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Newton's Second Law of Motion

  1. Feb 7, 2008 #1
    An object (mass 10.0 kg) slides upward on a slippery vertical wall. A force F of 60 N acts at an angle of 60 degrees (the force is 60 degrees South of the x+ axis, it's shown in a picture) Determine the normal force exerted on the object by the wall. Next, determine the object's acceleration.


    Well I know that the equation for the y-dir would be 60cos60 which gives you 30 N. That is the normal force exerted by the wall. I can't visualize/understand this so if someone could explain this a bit better to me that would be great! I'm not sure of the other equations to use in this one.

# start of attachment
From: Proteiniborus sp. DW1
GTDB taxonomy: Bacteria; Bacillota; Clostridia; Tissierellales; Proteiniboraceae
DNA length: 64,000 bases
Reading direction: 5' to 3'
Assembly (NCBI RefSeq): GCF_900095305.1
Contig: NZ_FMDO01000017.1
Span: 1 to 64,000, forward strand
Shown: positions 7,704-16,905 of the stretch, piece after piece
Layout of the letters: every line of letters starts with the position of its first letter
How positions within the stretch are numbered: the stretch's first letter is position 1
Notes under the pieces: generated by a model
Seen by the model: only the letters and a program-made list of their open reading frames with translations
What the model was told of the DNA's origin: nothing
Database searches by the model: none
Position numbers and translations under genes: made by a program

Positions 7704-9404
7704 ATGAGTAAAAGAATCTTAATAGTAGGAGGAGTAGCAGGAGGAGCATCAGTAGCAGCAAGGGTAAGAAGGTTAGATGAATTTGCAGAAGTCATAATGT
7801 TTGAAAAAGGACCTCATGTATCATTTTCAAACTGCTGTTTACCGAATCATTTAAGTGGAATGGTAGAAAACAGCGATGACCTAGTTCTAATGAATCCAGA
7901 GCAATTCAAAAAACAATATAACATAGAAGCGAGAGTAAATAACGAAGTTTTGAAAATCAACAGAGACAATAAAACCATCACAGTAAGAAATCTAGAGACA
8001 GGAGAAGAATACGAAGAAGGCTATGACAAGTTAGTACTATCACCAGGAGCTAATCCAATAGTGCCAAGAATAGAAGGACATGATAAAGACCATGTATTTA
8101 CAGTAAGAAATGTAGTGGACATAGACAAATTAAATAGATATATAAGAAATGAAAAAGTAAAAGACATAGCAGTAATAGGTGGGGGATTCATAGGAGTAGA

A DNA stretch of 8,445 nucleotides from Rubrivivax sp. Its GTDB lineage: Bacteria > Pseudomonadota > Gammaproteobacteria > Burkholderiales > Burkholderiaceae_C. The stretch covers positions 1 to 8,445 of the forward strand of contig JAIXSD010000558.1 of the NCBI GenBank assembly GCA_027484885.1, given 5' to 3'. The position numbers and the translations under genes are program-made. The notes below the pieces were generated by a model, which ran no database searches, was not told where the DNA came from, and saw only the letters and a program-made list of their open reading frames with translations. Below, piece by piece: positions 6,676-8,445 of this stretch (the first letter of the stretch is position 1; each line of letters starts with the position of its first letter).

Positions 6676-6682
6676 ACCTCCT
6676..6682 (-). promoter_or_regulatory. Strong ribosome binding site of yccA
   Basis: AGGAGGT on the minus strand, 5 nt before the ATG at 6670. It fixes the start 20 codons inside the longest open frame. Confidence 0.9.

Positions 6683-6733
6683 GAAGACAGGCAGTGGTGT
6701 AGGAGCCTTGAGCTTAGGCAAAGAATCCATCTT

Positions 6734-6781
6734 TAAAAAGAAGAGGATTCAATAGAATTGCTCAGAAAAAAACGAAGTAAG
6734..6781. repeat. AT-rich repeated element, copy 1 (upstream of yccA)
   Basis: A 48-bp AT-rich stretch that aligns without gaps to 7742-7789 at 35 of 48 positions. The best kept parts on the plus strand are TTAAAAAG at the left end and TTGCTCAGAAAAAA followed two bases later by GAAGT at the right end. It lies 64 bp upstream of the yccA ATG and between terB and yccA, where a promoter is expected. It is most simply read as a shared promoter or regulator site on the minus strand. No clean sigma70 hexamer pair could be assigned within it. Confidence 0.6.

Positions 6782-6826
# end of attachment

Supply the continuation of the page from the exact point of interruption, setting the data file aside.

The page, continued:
2. jcsd
  3. Feb 7, 2008 #2
    I think I figured it out....First off...
    M=2000 KG
    Vo=320 km/hr = 88.88 m/sec
    T=2.0 sec

    Ok, I then used the equation D=1/2(Vo+Vi)T which turned out to be 88.88 M. So D=88.88 M. Then I used the equation A=V/T. That turned out to be 44.44 m/sec^2. Finally, I used Fnet=ma. This turned out to be 88,880. The answer in the back was 8.9*10^4 which is 89,000. Do I do this problem correct?
  4. Feb 7, 2008 #3
    wait...Ah I'm doing another problem...sorry!! See I can figure out the problems that don't involve angles...those angles are so complicated! Ah back to trying to solve the first one... the one I solved was..."A jet catapult on an aircraft carrier accelerates a 2000 kg plane uniformly from rest to a launch speed of 320 km/h in 2.0 sec. What is the magnitude of the net force on the plane?
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